Writing in Slate, Jacob Silverman argues that literary culture, driven by Twitter and blogging, has gotten too nice:
if you spend time in the literary Twitter- or blogospheres, you'll be positively besieged by amiability, by a relentless enthusiasm that might have you believing that all new books are wonderful and that every writer is every other writer's biggest fan. It's not only shallow, it's untrue, and it's having a chilling effect on literary culture, creating an environment where writers are vaunted for their personal biographies or their online followings rather than for their work on the page.I think we've all encountered shallow and forced positivity online, and all those likes and RTs and squeefests can, at times, ring a more than little hollow. I'm a bit wary of reviewers who choose not to write negative reviews, which, by the way, is completely hypocritical because I have a self-imposed rule not to give bad reviews on Goodreads and Amazon.
But I disagree with Silverman that old school negativity is an integral part of a more virtuous literary culture. Sure, we need both positive and (thoughtfully) negative reviews, and above all we need honesty, but there's no reason thoughtful literary criticism and squeefests can't coexist. It's a big Internet out there.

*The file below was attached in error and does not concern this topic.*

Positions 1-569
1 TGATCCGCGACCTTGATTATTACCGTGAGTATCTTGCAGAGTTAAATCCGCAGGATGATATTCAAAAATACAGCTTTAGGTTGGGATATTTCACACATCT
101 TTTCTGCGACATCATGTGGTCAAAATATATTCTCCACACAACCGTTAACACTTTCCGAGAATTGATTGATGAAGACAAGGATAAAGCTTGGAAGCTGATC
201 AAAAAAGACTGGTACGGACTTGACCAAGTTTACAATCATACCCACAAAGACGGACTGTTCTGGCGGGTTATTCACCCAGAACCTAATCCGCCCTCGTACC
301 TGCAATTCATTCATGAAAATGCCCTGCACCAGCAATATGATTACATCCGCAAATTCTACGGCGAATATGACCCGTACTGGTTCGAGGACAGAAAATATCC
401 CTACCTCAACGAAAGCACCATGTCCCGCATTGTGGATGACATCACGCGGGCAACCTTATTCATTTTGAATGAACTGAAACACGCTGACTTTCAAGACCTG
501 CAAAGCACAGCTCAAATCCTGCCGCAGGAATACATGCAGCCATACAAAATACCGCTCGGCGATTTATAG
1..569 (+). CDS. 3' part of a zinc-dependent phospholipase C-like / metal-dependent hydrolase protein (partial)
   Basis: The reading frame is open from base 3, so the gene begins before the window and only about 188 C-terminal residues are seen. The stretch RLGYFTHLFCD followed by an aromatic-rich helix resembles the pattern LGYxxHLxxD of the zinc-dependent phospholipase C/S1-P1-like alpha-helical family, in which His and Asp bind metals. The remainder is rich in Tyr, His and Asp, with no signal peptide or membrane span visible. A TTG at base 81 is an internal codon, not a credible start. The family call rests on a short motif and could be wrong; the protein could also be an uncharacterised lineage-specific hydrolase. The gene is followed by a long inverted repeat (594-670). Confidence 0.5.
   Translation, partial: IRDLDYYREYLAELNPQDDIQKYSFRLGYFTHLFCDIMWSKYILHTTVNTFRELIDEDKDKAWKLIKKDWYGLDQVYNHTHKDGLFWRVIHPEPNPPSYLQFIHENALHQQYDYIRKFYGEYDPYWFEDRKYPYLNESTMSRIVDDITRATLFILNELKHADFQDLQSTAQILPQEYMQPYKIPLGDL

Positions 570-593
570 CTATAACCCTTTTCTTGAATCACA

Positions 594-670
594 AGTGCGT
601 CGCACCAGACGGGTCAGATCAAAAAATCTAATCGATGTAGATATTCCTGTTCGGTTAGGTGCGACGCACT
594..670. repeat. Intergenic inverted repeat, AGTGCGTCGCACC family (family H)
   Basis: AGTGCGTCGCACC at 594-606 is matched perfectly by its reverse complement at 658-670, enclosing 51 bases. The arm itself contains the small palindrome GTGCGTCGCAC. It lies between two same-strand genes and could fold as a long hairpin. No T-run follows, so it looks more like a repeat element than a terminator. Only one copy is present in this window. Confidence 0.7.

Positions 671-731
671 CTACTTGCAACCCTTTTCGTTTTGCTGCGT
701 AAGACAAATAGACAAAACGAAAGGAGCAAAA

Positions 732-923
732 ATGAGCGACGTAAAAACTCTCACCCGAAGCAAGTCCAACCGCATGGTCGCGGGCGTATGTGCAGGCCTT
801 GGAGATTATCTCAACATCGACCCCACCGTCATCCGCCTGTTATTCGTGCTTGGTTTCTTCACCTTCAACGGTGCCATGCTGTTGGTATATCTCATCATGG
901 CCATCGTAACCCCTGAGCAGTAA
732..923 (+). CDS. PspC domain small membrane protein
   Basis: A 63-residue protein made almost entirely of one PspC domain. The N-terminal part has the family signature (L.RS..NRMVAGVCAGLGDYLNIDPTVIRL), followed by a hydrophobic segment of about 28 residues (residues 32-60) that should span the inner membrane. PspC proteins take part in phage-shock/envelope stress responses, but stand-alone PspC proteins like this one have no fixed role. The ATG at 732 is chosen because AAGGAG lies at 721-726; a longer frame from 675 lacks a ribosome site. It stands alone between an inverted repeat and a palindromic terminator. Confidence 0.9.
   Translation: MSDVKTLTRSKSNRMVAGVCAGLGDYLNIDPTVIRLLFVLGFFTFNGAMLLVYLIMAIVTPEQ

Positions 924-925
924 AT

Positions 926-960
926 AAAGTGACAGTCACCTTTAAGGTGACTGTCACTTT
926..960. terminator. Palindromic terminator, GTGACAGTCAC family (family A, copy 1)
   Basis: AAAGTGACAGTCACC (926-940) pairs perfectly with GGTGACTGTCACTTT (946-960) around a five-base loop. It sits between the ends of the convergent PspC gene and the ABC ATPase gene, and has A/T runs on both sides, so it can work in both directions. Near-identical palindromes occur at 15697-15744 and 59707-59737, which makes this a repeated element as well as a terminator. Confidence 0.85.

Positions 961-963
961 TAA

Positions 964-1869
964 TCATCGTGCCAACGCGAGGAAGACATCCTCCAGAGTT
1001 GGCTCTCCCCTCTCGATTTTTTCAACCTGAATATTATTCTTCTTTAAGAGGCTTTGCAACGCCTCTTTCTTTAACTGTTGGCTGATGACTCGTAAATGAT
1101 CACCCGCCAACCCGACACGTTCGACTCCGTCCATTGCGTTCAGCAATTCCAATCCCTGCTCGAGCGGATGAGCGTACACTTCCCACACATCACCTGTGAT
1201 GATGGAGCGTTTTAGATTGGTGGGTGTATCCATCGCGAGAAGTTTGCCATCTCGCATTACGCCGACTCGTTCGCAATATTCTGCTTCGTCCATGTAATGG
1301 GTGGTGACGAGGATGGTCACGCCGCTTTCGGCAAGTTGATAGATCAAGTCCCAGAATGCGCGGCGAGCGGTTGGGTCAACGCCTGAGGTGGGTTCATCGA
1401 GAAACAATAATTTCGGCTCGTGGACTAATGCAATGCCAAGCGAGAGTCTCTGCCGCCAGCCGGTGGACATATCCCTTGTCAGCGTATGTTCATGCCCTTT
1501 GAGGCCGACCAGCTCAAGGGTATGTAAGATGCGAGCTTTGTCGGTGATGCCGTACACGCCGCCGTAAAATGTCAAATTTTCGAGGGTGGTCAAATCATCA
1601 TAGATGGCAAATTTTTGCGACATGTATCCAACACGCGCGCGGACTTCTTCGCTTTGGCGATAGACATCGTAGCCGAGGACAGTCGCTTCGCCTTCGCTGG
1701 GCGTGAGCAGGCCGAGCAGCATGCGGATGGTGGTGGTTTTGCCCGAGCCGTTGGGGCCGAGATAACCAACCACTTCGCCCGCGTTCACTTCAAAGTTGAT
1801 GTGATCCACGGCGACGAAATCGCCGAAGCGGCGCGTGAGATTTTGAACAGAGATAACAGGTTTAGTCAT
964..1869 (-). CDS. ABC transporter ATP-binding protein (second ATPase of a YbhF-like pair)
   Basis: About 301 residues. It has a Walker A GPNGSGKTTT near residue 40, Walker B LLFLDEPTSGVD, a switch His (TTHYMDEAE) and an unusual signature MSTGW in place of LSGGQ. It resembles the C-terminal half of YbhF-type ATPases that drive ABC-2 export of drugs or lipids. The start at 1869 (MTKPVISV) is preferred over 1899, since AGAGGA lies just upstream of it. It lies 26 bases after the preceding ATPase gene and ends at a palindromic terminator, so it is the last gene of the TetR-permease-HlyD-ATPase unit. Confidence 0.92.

Besides, uh, have you seen some of the reviews on Goodreads? Some of them would make H.L Mencken blush they're so hostile.
Even if one accepts the premise that we're getting more positive in the Internet age... what are we losing again? Old school literary smackdowns may have been entertaining for those who agree with the reviewer, but I'm not sure I see how hysterical pans really advance constructive dialogue.
So basically... if there's a problem I don't see a problem.
What do you think? Too many rainbows and puppies out there? Would we be better off with more negativity and fewer niceties? Does the problem have more to do with cliqueishness than positivity?
Art: The Happy Violinist with a Glass of Wine by Gerard van Honthorst Add a Comment